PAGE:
Sam Lewis
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Sam Lewis

Nashville, TN | Established. Jan 01, 2011 | INDIE

Nashville, TN | INDIE
Established on Jan, 2011
Band Americana Soul


This band has not uploaded any videos
This band has not uploaded any videos



"No Depression - Waiting on You - Review"

Sam Lewis is a hard act to follow. On his sophomore effort, Waiting On You, he's outdone himself. For his eponymous 2012 debut, Lewis's country roots were packed with Al Green-style soul. His latest is still soaked with soul, but more in a wistful, Van Morrison mode. The opener “3/4 Time,” shimmers with laidback optimism, bolstering Lewis' glide-along philosophy, taking on his days in ¾ time.

“She's A Friend” is silky, soothing soul with a country accent, a perfect candidate for entry in the swamp pop sweepstakes as well. Like any true soul man, Lewis's soul seems to ooze out of his pores, never sounding forced or contrived.

He shifts gears for “Things Will Never Be the Same,” galloping along a country path, sounding like Van Morrison channeling Jerry Lee. He revisits Van again on “Talk to Me,” capturing Morrison's understated power and glory with churchy soul in the style of “Saint Dominic's Preview.”

Marty Stuart's Fabulous Superlative guitarist Kenny Vaughn was the bandleader and primary guitarist on Lewis's debut release and is back here again, only providing some laid-back licks as the guest guitarist on “She's a Friend.” Oliver Wood (Wood Brothers) is onboard as producer on this one, picking up the slack on electric guitar.

This is really impressive stuff. “Talk To Me” drips with Van Morrison-style soul, with Gabe Dixon's burbling B-3 in the background, surrounding the McCrary Sisters' gospel chorus.

Lewis also has folkie roots entangled with his soul persona, as he exhibits on the John Prine-flavored “I'm Coming Home.” But, as with everything Lewis takes on, not just one style prevails. Jano Rix's piano adds a country gospel flavor to the mix.

If you're not already a fan, one listen should get you onboard. He's just waiting on you. - No Depression

"PopMatters - Waiting On You - Review"

There’s a lot of responsibility that comes with being the new shining star on the horizon, but it’s to Sam Lewis' credit that he hasn’t let that luster blind him to the basic tenants of his profession: to come across as soulfully honest as possible and not elevate the music to levels of detachment. Only two albums in, Waiting on You packs a powerful punch and affirms the reasons why the positive press has been so fast and furious of late. It’s a muscular set of songs in a properly nuanced sort of way, but the strains of southern earnestness and a Van Morrison-like bearing create the perfect crosscurrent, one that suggests no particular place in particular, but rather anywhere that might find a sense of wistfulness a reaction to all the accompanying travails.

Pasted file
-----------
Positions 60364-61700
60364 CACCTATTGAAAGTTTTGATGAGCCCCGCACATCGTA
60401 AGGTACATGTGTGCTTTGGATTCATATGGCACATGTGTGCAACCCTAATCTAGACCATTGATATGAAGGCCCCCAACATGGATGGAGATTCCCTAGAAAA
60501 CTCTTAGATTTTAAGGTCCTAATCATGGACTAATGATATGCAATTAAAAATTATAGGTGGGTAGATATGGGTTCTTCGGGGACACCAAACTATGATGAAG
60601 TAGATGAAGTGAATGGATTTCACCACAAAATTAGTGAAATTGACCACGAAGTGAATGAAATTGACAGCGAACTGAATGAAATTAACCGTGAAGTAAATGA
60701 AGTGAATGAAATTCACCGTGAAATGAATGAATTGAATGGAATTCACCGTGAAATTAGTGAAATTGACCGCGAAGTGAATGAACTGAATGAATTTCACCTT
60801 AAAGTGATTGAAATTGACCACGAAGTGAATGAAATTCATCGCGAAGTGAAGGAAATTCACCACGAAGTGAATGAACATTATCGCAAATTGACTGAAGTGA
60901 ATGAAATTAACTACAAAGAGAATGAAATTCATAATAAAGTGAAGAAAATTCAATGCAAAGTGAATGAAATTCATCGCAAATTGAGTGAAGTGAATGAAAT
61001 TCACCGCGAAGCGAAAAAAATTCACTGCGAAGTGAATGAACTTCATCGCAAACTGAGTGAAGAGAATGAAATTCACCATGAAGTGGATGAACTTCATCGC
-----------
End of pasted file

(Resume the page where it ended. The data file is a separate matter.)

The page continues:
Lewis’ sincerity and sentiment suggest there are no airs about his demeanor and no pretension when it comes to his subjects. He wields a voice as rich as molasses one moment, rumbles with deliberation the next, and sings soulfully and serenely in between. His is a vocal that echoes the ages, one that’s instantly striking and yet seems like it’s been making its imprint forever. It’s true, tempered emotion, as authentic as the moan of the delta, or multiple geographical settings where a softer hue is required

On the surface, some might mistake him for a country crooner, if for no other reason than the album’s first track, “3/4 Time”, gives every indication he’s a committed heartland troubadour. However, that notion is quickly dispelled as the album unfolds, it’s back porch flavor allowing the possibility that he’s inhabiting the high plains and glancing towards the distance. The same can be said of songs such as “Reinventing the Blues”, “Texas” and “Little Time”. Yet Lewis’ material reach deeper into the psyche than any one genre might allow. The lovely “Never Again” boasts a melody that brings to mind Jesse Winchester’s “Brand New Tennessee Waltz”, with the singer offering an ode to a dearly departed. “I thought I’d see you one more time before never again.” Here, the pain and regret are all too obvious in equal measure.

Likewise, the two tunes that end the album, “Virginia Avenue” and “I’m Coming Home”, address a universal emotion, that of the need to embrace hearth and home, or more specifically, the places and things that draw us closer to our roots and those who nurtured us so early on. The lovely refrain of the latter provides an especially touching final coda, one that elevates the album to an even higher plain. It’s further indication that Lewis knows how to tap into those same sensibilities that inspire us all.

Of course, initial notoriety doesn’t necessarily translate to ongoing success. The music biz is fickle, and no matter what the level of adoration, it’s the ability to sustain that leads to success. Either way, Waiting On You is the kind of album that resonates well and will likely be a listening staple for some time to come. - PopMatters


Still working on that hot first release.


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